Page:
This, in my humble opinion, is iteration at its best. Many would disagree with my viewpoint, but if you think for a moment… As a fan, would you not want to have a say in the progress and dynamic of your favorite bands? Fan access and participation are definitely key to AKB48 success in engaging the masses and use it to their advantage. Forget about shallow social media connection, this is the real thing. Fans could vote only if they buy CD (does anyone still buy CD these days?), meet and greet, plus… get this, having the chance to perform or appear in their music videos. Okay, which fans will not be sold on this?
Remember that we’re talking to young audiences here, more specifically teenagers. They wanted different things. In their mind, this is the epitome of self-identification. Yes, it might be shallow. Yes, it is disturbing to see slightly older men cheering on them. Yes, this is exploitation at its crudest. Yes, the line between sexy and cute are blurred here. The list go on. But these objections would, I’m sure, fell on deaf ears to millions of their fans. And to top the scale, due to sheer popularity of AKB48, similar sister groups started to mushrooms in Nagoya, Jakarta (JKT48), SDN48 (spin off of AKB formed by its former member), and widely received in their respective home base.
On top of that, because of AKB voting system, any ordinary girls from any part of Japan could potentially have a chance to be ‘someone’. Never mind if that someone is nothing as inspiring as being a rocket scientist, but still it’s something. I may not agree on this view on personal level, but for most teenagers who aspires to be a pop star the opportunity is few and far between. And to most, such aspiration usually end up merely as pipe dream. That is until AKB48 came along and completely change the game.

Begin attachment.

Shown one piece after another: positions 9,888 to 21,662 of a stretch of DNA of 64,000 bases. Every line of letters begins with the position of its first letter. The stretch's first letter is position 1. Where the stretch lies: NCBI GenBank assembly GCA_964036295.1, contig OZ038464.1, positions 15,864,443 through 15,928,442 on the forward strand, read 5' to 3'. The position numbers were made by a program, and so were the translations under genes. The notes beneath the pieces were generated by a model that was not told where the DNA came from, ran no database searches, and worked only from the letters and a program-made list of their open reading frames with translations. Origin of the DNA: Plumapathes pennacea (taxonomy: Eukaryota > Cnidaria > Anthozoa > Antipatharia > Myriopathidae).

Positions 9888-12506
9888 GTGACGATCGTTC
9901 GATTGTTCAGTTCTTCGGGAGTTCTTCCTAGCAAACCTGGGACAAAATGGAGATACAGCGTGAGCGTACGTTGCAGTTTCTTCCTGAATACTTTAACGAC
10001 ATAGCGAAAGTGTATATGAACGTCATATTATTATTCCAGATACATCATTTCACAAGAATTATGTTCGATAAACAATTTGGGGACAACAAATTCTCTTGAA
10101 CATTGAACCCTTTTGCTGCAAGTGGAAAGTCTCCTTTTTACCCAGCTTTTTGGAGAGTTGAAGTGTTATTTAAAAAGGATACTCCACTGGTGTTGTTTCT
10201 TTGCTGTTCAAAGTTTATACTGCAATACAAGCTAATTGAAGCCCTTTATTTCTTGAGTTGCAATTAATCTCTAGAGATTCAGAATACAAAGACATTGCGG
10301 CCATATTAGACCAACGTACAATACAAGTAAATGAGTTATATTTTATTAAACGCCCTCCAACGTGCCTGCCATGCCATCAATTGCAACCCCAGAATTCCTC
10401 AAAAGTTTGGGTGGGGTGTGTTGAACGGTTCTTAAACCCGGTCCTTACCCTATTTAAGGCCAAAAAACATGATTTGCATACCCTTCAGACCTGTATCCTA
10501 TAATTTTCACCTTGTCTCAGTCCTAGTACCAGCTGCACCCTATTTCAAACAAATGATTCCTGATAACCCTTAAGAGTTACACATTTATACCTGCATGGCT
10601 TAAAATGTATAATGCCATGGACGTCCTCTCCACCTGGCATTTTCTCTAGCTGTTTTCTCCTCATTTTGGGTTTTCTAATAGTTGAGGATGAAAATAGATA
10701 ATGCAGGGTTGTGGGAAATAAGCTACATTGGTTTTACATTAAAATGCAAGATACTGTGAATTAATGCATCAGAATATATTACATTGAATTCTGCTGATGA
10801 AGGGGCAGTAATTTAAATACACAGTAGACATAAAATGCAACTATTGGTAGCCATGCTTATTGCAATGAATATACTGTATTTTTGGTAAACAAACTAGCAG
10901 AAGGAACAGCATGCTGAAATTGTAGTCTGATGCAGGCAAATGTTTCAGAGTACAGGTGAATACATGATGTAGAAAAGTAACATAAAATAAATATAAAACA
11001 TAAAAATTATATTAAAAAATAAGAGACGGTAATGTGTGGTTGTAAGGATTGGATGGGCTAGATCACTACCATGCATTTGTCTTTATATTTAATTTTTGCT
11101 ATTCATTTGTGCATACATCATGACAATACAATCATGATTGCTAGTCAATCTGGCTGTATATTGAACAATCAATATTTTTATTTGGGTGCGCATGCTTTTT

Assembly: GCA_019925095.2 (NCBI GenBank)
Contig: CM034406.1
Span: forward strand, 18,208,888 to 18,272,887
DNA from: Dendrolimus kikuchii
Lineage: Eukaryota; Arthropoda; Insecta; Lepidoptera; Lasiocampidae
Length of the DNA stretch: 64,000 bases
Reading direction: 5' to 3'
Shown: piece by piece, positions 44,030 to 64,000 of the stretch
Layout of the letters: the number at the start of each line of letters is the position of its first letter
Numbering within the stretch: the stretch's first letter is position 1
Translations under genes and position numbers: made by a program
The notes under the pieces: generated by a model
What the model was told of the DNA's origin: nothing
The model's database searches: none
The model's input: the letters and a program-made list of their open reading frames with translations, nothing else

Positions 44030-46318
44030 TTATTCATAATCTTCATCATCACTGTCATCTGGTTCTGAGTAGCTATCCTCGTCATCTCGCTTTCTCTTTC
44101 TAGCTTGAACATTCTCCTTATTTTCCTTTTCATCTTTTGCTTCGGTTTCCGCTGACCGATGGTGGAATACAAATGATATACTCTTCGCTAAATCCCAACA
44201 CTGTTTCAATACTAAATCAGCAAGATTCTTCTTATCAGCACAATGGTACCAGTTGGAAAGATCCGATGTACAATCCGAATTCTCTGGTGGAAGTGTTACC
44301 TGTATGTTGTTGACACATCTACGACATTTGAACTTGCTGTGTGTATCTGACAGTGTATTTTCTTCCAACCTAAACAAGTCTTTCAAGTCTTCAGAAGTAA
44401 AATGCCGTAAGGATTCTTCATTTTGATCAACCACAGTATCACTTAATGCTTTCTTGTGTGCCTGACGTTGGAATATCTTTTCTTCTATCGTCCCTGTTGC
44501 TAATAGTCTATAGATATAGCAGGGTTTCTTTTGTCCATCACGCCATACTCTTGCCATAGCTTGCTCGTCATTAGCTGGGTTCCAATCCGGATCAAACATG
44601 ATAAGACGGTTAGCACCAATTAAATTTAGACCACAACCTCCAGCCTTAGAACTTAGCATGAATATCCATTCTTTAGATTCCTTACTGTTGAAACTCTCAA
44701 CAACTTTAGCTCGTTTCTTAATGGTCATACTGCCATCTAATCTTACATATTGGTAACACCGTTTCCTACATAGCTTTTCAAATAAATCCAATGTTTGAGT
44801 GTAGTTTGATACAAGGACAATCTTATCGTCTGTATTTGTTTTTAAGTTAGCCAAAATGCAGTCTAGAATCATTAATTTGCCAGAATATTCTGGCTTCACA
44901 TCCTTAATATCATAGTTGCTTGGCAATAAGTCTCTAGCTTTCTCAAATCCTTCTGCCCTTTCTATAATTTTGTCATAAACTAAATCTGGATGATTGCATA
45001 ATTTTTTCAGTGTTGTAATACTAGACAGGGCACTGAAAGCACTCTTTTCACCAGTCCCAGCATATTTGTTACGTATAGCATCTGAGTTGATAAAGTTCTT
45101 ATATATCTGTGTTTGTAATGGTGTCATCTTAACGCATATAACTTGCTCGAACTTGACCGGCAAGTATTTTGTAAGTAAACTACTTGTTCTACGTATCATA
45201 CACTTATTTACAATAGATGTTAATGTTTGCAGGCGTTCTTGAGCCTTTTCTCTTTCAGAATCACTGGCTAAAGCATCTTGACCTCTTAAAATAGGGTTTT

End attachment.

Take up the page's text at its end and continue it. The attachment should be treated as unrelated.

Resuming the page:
It is interesting to see the reaction on AKB48 phenomenon from western perspective. Almost unanimously some of us perceived AKB48 simply as exploitation of teenage girls as sex symbol that disturbingly caters to the masses of older men. Although one has to be very daft not to notice the school girl uniform, I had to nod in agreement in this case. For one thing, I could never understand where Japanese draw the line between cute and sexy. But if this cute/sexy approach seems to yield enormous success not only in Japan but also worldwide, then allow me to tease by throwing this question,”which one should be judged more, the one who created AKB48 or those who actually endorse them?” Food for thought!
However, set aside the socio-morality topic… if we could focus on the fact that this is merely a shallow pop culture creation and money making machine, then I’d say AKB48 business model and its value proposition clearly worked wonder. Granted their hits won’t win any western award anytime soon but if one really listen to their song, their lyrics were anything but shallow. Some were actually carried pretty dark theme which actually went against their cute girlie looks of AKB singers. If that’s not enough contradiction at its most extreme, I don’t know what is. I’m sure, one way or another, they’d wise up and outgrow their AKB-ism, but until then let them have their ticket to fame. Even for a little while…
09 6 / 2012
08 6 / 2012